Photo by alh1 (CC BY-ND 2.0) 

Walk out of Bangor via beach road and take the first left. You’ll find yourself ambling down to Porth Penrhyn. The initial impression is that of your average boatyard.  A few fishing boats, yachts and occasionally some interesting cargo. A good place for a different view of Bangor.

 Yet leaving the harbour you may notice the markings of a train line. A tunnel under the bridge leads you out of the port and along the river Cegin. It was along this path that the Penrhyn Quarry Railway once stood, transporting slate from the Penrhyn quarry to the docks of Bangor until 1963.

 Since the Middle Ages, Wales has exported slate from our coast. The Cambrian slate deposits that lie south-east of the strait mean that quarries and their respective ports tend to spring up between Caernarfon and Bangor. 

 And as early as 1413, Slate was being quarried over in Penrhyn. Yet it was from the late 18th century, as the UK industrialised and grew its empire, that Welsh slate began to boom. As the country moved into the Georgian era, Wales started to account for the brunt of UK slate production, thanks to the unstoppable force of Caernarvonshire quarries.

But this meant expansion and new logistical methods. Penrhyn quarry built the train-line to Bangor in the 1790s, Bangor’s port serving as the gateway to rapidly expanding slate-roofed towns of England and equally the quarries’ worldwide exports, to Ireland and colonial cities. 

 By the 1890s, the Penrhyn Quarry was the largest slate quarry in the world. 

 Unfortunately, Penrhyn Quarry was hit by labour disputes and deteriorating worker relations at the end of the 19th century. With Welsh liberal voting workers and generally English, tory-minded management. A pre-existing divide laid the scene for disagreement. After stricter management was introduced in 1886, the next 10 years saw relations between labourers and management gradually fall apart. Culminating in the ‘Penrhyn Lockout’. An 11-month long strike protesting union disputes. 

Then in 1900, another strike began. This time it lasted 3 years.

Famous was the phrase ‘Nid oes Bradwr Yn y ty Hwn’, (‘there is no traitor in this house’) seen written on the windows of Bethesda houses, of those who supported the strike. Decrying any who crossed the picket line.

The persistent strikes lead to the decline of the Penrhyn Quarry. This mirrored the Welsh situation as a whole in the 1900s. Ground was lost to French competition, and European exports were dealt a final blow by two successive world wars.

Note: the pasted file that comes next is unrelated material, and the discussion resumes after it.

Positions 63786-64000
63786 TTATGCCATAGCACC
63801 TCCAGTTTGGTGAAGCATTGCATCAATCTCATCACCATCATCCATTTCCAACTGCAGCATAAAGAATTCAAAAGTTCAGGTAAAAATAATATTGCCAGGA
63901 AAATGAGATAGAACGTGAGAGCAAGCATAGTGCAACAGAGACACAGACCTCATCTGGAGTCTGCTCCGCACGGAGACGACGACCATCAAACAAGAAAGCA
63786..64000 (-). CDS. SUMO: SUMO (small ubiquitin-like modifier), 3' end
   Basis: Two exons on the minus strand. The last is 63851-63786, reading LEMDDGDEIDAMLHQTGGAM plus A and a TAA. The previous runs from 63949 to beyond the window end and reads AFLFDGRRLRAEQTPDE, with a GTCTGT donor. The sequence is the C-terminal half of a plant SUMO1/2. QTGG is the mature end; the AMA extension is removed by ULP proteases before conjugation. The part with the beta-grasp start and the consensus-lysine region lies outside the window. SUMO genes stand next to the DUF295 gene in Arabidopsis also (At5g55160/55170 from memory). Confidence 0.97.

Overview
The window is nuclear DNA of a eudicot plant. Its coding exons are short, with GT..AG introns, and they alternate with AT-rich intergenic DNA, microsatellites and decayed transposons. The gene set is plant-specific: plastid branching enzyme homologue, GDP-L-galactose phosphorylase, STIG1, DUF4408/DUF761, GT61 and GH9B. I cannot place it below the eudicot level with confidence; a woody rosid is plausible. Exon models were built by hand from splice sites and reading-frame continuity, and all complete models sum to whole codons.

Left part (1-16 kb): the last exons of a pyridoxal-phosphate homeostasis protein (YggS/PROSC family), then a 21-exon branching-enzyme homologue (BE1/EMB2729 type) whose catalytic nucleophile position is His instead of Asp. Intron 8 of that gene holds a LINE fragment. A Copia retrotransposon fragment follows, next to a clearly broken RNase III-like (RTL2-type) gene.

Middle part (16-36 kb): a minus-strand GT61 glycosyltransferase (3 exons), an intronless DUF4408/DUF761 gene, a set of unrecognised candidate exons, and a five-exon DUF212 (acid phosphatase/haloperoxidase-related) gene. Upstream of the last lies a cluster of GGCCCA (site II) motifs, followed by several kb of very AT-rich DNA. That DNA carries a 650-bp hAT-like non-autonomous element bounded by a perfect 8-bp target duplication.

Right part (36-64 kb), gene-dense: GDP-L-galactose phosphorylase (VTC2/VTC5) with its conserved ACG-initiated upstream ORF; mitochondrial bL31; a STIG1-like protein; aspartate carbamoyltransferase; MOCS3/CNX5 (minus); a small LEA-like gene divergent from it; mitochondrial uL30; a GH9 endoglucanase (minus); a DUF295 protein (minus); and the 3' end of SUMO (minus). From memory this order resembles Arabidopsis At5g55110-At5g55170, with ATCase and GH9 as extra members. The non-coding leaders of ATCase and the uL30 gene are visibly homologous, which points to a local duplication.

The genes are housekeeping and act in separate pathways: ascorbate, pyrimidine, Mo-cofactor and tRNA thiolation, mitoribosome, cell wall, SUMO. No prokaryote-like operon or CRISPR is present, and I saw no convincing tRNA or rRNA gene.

However, Penrhyn Quarry continued to send slate by rail down to Bangor until 1962, and the Quarry remains active as of 2020. Even with the rail line gone Porth Penrhyn still serves the Quarry. The National Slate Museum of Wales noting: 

 ‘Exports of crushed slate by Penrhyn Quarry, through Porth Penrhyn currently to Rotterdam, or ports along the south coast of England, have grown to become a significant proportion of Welsh Slate sales in addition to several containers of roofing slates being shipped every month to Australia alone (taking approximately 45 days) Welsh slate is now covering the roofs of buildings as prestigious as the New South Wales Supreme Court and historic as Unwin’s Stores, both in Sydney Australia, as well as the Arts Centre in earthquake-hit Christchurch, New Zealand 2012. Europe also is a prime destination for Welsh slate with shipments of slate and decorative aggregate within Europe continuing to grow and evolve in particular. In 2017 a total of seven shipments totalling almost 14000 tonnes of slate aggregate were made from Port Penrhyn in Bangor’

Bangor’s Porth Penrhyn also maintains a significant business outside of slate. A quick look at the website of the port reveals ‘In recent years the Port has seen a rise in commercial shipments with Mussel Dredging companies and Importers of sand based on-site, regularly exporting of materials from the local Welsh Slate quarries and used as a hub for Marine Commercial Contractors feeding projects throughout the North West. Most recent projects include the Gwynt y Môr Windfarm and construction of the Moelfre Lifeboat Station.’

So, perhaps wander down to Porth Penrhyn and follow the old rail line. There’s a rich history here that harks back to the days of a more industrialised Menai. It’s now known as the slate trail and will take you through Bethesda and beyond. 

Just make sure there are no traitors in your house!

 

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Business Editor | 2020-21

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